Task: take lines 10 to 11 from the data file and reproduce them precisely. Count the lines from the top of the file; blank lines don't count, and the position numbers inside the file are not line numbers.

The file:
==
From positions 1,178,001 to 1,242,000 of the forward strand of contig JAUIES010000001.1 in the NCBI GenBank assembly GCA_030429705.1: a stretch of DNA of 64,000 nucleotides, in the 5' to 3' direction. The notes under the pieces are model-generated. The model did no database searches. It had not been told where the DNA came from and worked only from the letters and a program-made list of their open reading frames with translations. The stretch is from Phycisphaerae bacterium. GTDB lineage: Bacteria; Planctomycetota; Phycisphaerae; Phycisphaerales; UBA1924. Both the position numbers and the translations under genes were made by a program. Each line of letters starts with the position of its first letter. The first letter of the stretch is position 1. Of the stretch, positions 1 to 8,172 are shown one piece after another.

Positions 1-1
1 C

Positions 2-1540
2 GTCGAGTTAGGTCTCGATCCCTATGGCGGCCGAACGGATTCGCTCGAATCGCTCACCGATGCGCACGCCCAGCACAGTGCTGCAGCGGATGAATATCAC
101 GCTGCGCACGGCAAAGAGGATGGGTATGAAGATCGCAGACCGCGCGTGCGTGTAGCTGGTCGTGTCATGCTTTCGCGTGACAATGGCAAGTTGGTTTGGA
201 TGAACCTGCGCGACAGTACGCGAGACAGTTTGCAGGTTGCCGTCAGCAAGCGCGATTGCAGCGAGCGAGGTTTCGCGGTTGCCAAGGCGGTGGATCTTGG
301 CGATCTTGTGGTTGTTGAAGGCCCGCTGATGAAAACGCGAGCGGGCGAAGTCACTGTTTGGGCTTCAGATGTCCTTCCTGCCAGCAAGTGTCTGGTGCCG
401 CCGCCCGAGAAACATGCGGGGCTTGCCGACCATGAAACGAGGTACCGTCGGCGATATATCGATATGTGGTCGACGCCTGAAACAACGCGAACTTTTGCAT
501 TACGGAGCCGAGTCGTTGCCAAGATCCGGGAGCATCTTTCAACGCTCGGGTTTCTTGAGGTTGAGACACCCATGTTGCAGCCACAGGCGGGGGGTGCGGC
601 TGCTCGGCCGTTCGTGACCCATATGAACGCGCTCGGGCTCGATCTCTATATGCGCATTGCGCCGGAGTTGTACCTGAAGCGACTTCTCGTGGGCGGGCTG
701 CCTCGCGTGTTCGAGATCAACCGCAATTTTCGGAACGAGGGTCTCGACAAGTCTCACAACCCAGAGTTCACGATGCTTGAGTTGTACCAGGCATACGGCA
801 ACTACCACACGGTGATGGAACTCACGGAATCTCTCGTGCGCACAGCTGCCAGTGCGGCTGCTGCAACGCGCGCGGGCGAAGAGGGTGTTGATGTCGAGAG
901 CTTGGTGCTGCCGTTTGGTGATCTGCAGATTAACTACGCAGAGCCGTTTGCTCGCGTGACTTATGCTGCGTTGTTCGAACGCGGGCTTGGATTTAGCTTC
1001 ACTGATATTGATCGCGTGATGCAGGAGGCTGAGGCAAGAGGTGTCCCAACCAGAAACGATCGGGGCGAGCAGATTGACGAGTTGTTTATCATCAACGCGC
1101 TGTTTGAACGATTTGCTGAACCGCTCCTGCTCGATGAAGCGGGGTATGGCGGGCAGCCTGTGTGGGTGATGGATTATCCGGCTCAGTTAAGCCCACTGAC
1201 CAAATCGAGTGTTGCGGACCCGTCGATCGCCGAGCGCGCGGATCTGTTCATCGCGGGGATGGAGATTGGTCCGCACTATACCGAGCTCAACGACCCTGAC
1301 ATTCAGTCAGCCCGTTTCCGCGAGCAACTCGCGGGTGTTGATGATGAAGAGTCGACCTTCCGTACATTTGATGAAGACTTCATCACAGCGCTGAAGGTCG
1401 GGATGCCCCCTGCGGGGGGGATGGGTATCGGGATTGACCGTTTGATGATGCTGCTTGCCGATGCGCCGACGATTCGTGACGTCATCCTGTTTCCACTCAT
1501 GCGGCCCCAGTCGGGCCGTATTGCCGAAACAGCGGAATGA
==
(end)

501 TACGGAGCCGAGTCGTTGCCAAGATCCGGGAGCATCTTTCAACGCTCGGGTTTCTTGAGGTTGAGACACCCATGTTGCAGCCACAGGCGGGGGGTGCGGC
601 TGCTCGGCCGTTCGTGACCCATATGAACGCGCTCGGGCTCGATCTCTATATGCGCATTGCGCCGGAGTTGTACCTGAAGCGACTTCTCGTGGGCGGGCTG